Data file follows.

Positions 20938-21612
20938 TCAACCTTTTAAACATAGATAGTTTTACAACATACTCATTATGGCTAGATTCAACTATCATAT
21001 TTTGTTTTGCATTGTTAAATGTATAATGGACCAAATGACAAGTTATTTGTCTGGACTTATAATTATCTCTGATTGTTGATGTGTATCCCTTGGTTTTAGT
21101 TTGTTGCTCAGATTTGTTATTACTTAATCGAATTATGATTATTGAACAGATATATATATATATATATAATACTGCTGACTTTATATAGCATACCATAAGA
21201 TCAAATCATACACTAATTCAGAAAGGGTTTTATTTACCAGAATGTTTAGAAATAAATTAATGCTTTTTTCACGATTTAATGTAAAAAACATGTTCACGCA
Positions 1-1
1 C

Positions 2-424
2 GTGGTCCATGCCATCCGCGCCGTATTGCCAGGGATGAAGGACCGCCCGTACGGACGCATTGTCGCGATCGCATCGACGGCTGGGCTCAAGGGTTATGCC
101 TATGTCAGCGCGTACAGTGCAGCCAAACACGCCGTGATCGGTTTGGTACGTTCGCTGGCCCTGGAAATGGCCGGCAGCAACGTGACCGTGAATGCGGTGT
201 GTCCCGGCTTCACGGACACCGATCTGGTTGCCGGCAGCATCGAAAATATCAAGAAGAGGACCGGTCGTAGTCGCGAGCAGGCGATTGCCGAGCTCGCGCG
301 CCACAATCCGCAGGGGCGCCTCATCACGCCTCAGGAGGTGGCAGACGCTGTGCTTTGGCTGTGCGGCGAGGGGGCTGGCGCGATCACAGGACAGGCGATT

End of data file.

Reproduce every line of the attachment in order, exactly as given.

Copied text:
Positions 20938-21612
20938 TCAACCTTTTAAACATAGATAGTTTTACAACATACTCATTATGGCTAGATTCAACTATCATAT
21001 TTTGTTTTGCATTGTTAAATGTATAATGGACCAAATGACAAGTTATTTGTCTGGACTTATAATTATCTCTGATTGTTGATGTGTATCCCTTGGTTTTAGT
21101 TTGTTGCTCAGATTTGTTATTACTTAATCGAATTATGATTATTGAACAGATATATATATATATATATAATACTGCTGACTTTATATAGCATACCATAAGA
21201 TCAAATCATACACTAATTCAGAAAGGGTTTTATTTACCAGAATGTTTAGAAATAAATTAATGCTTTTTTCACGATTTAATGTAAAAAACATGTTCACGCA
Positions 1-1
1 C

Positions 2-424
2 GTGGTCCATGCCATCCGCGCCGTATTGCCAGGGATGAAGGACCGCCCGTACGGACGCATTGTCGCGATCGCATCGACGGCTGGGCTCAAGGGTTATGCC
101 TATGTCAGCGCGTACAGTGCAGCCAAACACGCCGTGATCGGTTTGGTACGTTCGCTGGCCCTGGAAATGGCCGGCAGCAACGTGACCGTGAATGCGGTGT
201 GTCCCGGCTTCACGGACACCGATCTGGTTGCCGGCAGCATCGAAAATATCAAGAAGAGGACCGGTCGTAGTCGCGAGCAGGCGATTGCCGAGCTCGCGCG
301 CCACAATCCGCAGGGGCGCCTCATCACGCCTCAGGAGGTGGCAGACGCTGTGCTTTGGCTGTGCGGCGAGGGGGCTGGCGCGATCACAGGACAGGCGATT